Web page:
21 Ways to Help the Environment, Starting Right Now
Reduce, reuse, recycle, repeat.
While "reduce, reuse, recycle" is repeated in today's classrooms right along with the ABCs, it wasn't until relatively recently that eco-consciousness moved out of the fringe and into the mainstream. To people who didn't grow up separating their recyclables or composting in their kitchen, the process of going green can feel like a bit of a mystery. But there's hope! To get you started, we've compiled 21 simple ways to help the environment, all based on advice from sustainability experts.
Use sustainable bathroom products.
Have you ever noticed how much plastic packaging is in your bathroom? According to Johnson & Johnson, "The number of shampoo bottles thrown out in the United States every year could fill 1,164 football fields." To combat this waste, sustainability-focused companies like Odacite and The Detox Market have created shampoo bars, reusable cotton rounds, and reusable facial cleansing sponges. By purchasing reusable or sustainably created products, you're mitigating your negative impact on the Earth and saving money.
Up-cycle your belongings.
"Not everything needs to be purchased. Craft what you can," suggests Galina Witting, sustainability expert and co-founder of Baabuk. While Marie Kondo-ing your closet can be appealing, perhaps you shouldn't be so quick to throw your things away. "The landfill is no place for items that still have life," says Witting. If you cannot repurpose or mend an item, be sure to recycle or donate it.
While composting can feel overwhelming to newbies, sustainability blogger Jen Panaro says there are ways for just about anyone to compost (which means recycle organic material). "Composting reduces municipal waste languishing in landfills, significantly cuts down on greenhouse gas emissions that lead to global warming, and replenishes the soil," says Panaro. Once you start composting, you'll never look back—it's just as easy as throwing your food away.
Work from home whenever possible.
While this might not feel especially appealing while in quarantine, working from home is great for the environment. If you drive, ditching your commute means fewer cars on the road and fewer individual carbon footprints. The BBC detailed how pollution levels in China dropped overnight as a result of the quarantine implemented in the country. Working from home even a couple of days a week could have a significant positive impact on the environment.
Eat a more plant-based diet.
Want to make both your body and the world healthier? Ditch some of those meat-based meals for ones packed with plants. Meat consumption is linked to everything from heart disease to colon cancer, and producing meat costs us a huge amount of valuable resources.
"Food is one of the single largest ways we can reduce the land, water, and resources required for supporting our lifestyles on Earth," says sustainability professional Leslie Ng, MBA, a business coach for eco-conscious entrepreneurs. "Food represents nearly 50 percent of the consumption-based emissions we generate."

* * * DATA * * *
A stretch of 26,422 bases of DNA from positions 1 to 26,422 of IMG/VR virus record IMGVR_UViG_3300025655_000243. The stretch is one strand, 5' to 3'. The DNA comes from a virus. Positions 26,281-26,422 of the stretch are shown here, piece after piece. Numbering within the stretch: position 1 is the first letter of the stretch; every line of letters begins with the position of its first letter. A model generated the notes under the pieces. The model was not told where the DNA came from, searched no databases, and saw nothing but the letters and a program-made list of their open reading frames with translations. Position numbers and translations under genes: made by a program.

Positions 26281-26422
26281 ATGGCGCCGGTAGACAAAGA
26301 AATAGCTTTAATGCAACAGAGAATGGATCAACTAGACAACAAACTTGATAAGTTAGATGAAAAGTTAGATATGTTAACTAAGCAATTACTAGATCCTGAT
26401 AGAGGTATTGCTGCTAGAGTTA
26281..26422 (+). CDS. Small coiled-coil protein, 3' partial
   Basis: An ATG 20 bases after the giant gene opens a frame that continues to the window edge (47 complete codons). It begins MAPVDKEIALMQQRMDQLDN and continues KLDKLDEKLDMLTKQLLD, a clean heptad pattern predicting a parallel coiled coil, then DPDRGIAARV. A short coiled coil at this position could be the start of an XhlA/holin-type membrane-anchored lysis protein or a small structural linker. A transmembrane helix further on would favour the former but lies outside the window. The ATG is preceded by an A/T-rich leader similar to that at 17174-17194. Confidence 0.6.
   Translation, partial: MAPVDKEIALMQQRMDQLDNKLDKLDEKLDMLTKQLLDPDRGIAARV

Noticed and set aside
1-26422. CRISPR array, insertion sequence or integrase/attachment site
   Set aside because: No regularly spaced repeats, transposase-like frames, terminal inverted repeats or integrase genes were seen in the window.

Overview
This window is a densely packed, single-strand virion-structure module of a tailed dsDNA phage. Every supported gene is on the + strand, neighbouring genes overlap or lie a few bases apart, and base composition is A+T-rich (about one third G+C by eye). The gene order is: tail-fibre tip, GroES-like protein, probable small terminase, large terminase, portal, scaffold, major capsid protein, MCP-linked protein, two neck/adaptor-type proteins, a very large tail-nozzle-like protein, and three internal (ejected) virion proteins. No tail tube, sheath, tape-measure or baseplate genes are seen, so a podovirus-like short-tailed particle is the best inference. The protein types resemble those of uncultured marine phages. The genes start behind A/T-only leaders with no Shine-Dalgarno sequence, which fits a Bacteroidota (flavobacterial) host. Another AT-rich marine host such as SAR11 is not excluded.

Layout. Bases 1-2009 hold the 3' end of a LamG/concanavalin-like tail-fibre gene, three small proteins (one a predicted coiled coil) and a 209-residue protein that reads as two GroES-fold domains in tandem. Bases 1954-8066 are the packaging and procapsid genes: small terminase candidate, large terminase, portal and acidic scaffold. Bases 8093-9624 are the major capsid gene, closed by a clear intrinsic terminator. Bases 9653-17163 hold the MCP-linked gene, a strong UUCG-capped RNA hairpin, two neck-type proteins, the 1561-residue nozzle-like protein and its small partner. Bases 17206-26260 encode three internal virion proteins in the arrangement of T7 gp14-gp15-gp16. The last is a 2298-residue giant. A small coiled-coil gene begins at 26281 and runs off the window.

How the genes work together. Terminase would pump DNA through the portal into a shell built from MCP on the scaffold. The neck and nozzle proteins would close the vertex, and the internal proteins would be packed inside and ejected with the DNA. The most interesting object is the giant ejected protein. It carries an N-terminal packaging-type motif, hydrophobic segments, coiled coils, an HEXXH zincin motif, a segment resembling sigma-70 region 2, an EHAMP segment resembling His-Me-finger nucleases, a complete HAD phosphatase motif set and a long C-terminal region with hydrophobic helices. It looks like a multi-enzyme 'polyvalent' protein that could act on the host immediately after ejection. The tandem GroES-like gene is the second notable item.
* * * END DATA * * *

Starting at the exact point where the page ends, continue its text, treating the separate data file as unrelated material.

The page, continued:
Use induction cooking.
While gas ovens have a reputation for cooking things more evenly than their electric counterparts, induction stoves can save you time and energy in the kitchen—and can help save the planet, too. "Choosing electric induction cooking over gas can not only be more energy efficient, but it can actually lead to better air quality and is generally safer," says Ng.
She notes that a typical induction cooktop is 84 percent efficient, while a gas range is only about 40 percent efficient, according to the U.S. Department of Energy.
Check for leaks and drafts regularly.
You don't have to venture out into the world to help the Earth. In fact, you can make your life greener with just a few simple changes at home. Start by checking your house for drafts and leaks. If you find any, get rid of them by caulking around windows and fixtures, using draft protectors under your doors, or insulating around pipes. This will help your home become more energy efficient thereby reducing your carbon footprint.
Turn off the tap between shampooing and conditioning.
If you're used to taking long, hot showers, you're not doing Mother Earth any favors. To really benefit the planet, you should turn off the water between steps one (lather) and two (rinse) of your hair washing routine.
"There's a lot of energy that went into treating your water, then getting it to you, and heating it up for your shower, only to spend nanoseconds on your body before going down the drain again," says Ng. "It's not only about water conservation, but all the energy that went into you getting a hot shower."
A well-manicured lawn may look nice, but opting for a garden or planting trees will yield more benefit for the environment in the long run.
"Put in native trees, shrubs and flowering plants. By doing this, you'll restore the ability of your garden to absorb rainfall and soak it into the ground," says Maya K. van Rossum, the original organizer of the Green Amendment Movement and author of The Green Amendment: Securing Our Right to a Healthy Environment. In doing so, "you will also create a beautiful and healthy habitat for butterflies, birds, and other local wildlife, enriching your lives and theirs," Van Rossum says.
Use a clothesline.
Making this change will also help save you money. Ditch that tumble dryer in favor of a clothesline. Electric dryers eat up a huge chunk of your home electricity. According to The Spruce, "Air-drying clothes can reduce the average household's carbon footprint by a whopping 2,400 pounds a year."
Use heat pumps in your home.
Keeping your home warm in the winter and cool in the summer may be a non-negotiable, but oil and gas heating and traditional air conditioners eat up a ton of energy and contribute to greenhouse gas emissions.
"Making sustainable energy choices contributes to slowing down climate change. You can do that by switching away from fossil fuels—oil, gasoline, natural gas, and propane—to energy efficiency and renewable energy," explains Matt Daigle, CEO and founder of sustainable building company Rise. "A great and easy way to do this is to invest in a heat pump. Heat pumps can reduce the amount of energy needed to heat and cool your home and reduce or even limit your reliance on fossil fuels."